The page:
Seoul Gov’t Moves to Revive Korean Peninsula Peace Process
Attention is drawn to whether South Korean President Moon Jae-in’s Korean Peninsula peace process initiative may gain traction again on the occasion of the Tokyo Olympic Games next year. In his New Year’s press conference in January this year, Moon voiced his hope that the Tokyo Olympics would serve as a chance to break the deadlock in the stalled inter-Korean relations and promote peace in the region.
Apparently, the South Korean president seeks to use the Tokyo Olympics as an opportunity to restore South Korea-Japan relations as well as inter-Korean ties. Let’s hear from political commentator Lee Jong-hoon.
Initially, Moon expected that another North Korea-U.S. summit would be held before the U.S. presidential election. But for now, such a summit is unlikely to take place. Now, Moon seems to be eyeing the Tokyo Olympics next year to find a breakthrough under the new U.S. administration.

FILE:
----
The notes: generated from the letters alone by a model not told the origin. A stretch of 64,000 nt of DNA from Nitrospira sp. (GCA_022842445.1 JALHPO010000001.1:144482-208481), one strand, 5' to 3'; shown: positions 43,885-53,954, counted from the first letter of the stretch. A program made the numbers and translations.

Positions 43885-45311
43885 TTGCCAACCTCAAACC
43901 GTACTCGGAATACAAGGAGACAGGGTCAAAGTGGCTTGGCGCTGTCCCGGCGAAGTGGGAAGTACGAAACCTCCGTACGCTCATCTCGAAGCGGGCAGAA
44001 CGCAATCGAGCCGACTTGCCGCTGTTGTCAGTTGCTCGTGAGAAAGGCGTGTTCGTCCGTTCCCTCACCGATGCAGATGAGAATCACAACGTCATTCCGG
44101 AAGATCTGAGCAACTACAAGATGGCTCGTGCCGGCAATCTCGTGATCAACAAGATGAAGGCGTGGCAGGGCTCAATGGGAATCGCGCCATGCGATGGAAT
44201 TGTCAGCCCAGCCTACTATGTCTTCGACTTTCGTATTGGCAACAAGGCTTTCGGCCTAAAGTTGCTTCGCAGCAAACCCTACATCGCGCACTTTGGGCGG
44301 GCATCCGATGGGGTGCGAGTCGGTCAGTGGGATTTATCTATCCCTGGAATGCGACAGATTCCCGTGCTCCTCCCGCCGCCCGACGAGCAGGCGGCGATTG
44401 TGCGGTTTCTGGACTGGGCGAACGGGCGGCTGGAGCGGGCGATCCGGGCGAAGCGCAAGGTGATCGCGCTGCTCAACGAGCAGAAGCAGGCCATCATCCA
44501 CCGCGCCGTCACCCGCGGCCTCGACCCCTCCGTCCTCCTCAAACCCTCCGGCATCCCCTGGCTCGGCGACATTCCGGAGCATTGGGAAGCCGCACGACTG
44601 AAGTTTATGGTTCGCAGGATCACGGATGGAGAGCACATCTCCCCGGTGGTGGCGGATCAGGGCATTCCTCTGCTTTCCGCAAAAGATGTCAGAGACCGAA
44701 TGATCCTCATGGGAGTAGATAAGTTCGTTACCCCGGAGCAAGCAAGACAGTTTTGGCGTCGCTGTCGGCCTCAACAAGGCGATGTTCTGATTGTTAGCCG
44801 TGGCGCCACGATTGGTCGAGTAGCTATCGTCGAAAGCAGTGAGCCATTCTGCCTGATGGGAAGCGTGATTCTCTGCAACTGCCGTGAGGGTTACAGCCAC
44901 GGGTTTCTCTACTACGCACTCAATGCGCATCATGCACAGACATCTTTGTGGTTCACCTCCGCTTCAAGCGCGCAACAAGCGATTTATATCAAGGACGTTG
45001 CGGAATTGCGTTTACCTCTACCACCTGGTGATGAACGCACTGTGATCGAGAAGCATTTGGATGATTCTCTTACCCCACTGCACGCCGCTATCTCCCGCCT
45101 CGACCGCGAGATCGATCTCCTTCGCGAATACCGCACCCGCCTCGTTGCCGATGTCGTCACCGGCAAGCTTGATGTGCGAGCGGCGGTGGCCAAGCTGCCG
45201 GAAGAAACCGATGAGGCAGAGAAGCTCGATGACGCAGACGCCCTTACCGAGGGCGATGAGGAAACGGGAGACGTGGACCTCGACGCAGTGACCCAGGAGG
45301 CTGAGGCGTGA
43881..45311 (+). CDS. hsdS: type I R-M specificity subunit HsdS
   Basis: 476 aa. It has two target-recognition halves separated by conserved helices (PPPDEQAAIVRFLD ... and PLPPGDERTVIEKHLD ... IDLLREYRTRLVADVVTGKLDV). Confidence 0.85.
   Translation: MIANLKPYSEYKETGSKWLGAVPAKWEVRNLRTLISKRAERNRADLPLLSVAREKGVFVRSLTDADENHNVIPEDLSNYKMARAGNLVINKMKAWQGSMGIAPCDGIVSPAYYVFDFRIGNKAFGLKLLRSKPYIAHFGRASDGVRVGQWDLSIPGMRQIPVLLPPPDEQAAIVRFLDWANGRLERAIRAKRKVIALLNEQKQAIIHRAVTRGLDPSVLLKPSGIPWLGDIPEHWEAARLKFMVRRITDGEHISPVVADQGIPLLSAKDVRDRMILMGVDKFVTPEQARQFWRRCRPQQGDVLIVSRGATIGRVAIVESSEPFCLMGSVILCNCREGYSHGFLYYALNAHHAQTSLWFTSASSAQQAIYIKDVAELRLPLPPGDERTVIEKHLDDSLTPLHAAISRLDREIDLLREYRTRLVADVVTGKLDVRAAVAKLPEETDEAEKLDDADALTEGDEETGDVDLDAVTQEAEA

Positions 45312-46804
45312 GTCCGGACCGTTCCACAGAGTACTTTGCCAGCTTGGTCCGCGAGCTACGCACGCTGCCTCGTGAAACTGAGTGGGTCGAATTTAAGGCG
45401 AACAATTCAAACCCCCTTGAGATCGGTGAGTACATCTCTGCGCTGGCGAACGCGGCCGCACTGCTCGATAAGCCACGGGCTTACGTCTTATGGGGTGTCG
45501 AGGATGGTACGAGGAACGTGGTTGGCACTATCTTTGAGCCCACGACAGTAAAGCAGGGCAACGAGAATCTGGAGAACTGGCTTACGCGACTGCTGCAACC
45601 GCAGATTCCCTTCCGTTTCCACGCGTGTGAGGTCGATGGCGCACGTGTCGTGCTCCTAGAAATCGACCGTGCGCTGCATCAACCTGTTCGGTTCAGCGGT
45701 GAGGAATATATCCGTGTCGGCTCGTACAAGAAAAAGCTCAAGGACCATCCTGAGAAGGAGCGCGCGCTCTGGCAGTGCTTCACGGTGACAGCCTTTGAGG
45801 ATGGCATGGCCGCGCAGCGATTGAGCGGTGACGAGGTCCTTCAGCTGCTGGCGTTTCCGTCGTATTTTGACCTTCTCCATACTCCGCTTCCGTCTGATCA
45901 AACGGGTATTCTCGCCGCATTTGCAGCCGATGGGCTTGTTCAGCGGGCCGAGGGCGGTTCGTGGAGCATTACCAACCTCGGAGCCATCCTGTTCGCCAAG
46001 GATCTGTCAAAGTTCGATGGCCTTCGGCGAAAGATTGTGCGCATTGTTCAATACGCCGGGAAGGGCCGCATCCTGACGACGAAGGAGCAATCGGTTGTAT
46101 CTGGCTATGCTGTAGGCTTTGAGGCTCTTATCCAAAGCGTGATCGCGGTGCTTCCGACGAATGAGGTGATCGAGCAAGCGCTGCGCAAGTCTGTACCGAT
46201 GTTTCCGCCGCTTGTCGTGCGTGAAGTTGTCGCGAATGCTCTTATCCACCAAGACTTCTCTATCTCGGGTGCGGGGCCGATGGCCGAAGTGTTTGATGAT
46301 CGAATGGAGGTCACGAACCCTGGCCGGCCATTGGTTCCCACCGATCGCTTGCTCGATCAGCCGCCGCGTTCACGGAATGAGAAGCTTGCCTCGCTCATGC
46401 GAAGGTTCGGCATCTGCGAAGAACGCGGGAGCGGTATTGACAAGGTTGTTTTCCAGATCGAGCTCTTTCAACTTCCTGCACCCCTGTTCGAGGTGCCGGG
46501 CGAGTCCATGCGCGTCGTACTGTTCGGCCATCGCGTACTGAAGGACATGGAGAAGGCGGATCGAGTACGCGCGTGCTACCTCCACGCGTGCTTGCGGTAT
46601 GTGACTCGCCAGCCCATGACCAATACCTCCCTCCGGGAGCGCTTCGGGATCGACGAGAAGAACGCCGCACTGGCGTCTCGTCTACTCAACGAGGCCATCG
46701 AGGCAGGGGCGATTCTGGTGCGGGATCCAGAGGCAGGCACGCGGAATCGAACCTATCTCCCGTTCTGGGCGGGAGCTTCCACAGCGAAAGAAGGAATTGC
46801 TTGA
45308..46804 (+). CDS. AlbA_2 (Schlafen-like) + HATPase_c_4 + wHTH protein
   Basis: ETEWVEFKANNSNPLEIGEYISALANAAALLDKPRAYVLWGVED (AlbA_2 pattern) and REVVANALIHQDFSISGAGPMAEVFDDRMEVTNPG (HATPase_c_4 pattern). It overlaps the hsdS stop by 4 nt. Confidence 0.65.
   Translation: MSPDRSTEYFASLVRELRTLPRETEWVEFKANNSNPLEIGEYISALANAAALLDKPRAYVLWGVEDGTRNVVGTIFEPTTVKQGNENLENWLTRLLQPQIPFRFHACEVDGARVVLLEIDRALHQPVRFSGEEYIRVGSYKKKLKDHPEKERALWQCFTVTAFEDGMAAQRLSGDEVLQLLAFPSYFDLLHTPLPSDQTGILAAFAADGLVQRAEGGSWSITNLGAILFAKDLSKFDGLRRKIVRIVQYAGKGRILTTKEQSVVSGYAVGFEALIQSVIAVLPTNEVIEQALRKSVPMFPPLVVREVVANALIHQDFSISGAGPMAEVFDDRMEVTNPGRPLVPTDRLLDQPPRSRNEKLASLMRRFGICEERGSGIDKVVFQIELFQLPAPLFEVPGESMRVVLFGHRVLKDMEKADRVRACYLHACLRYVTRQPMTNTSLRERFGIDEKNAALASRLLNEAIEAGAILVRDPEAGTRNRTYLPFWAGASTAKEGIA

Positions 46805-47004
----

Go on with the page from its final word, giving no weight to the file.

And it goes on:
Regarding the Olympics, South Korea could discuss with the North relevant issues like the formation of a unified Korean team and the joint entrance at the opening ceremony. In the process of creating a favorable atmosphere for inter-Korean dialogue, South Korea could also facilitate talks between North Korea and the U.S. I think that’s what President Moon is hoping for.
After North Korea’s participation in the 2018 PyeongChang Winter Olympics, South and North Korea held a bilateral summit three times, while North Korea and the U.S. held their summit twice. In 2018, North Korea responded positively to Moon’s vision to turn the PyeongChang Winter Games into an Olympics of peace, and a dialogue mood was created naturally between the two sides. Moon seems to be hoping that he will revive this experience at the Tokyo Olympics.
Meanwhile, on October 16, U.S. National Security Adviser Robert O’Brien said that there might be a chance to resume denuclearization talks with North Korea around the Tokyo Olympics in July next year.
The remarks came after Suh Hoon, director of the National Security Office of South Korea’s presidential office, met with O’Brien during his visit to the U.S. from October 13 to 16.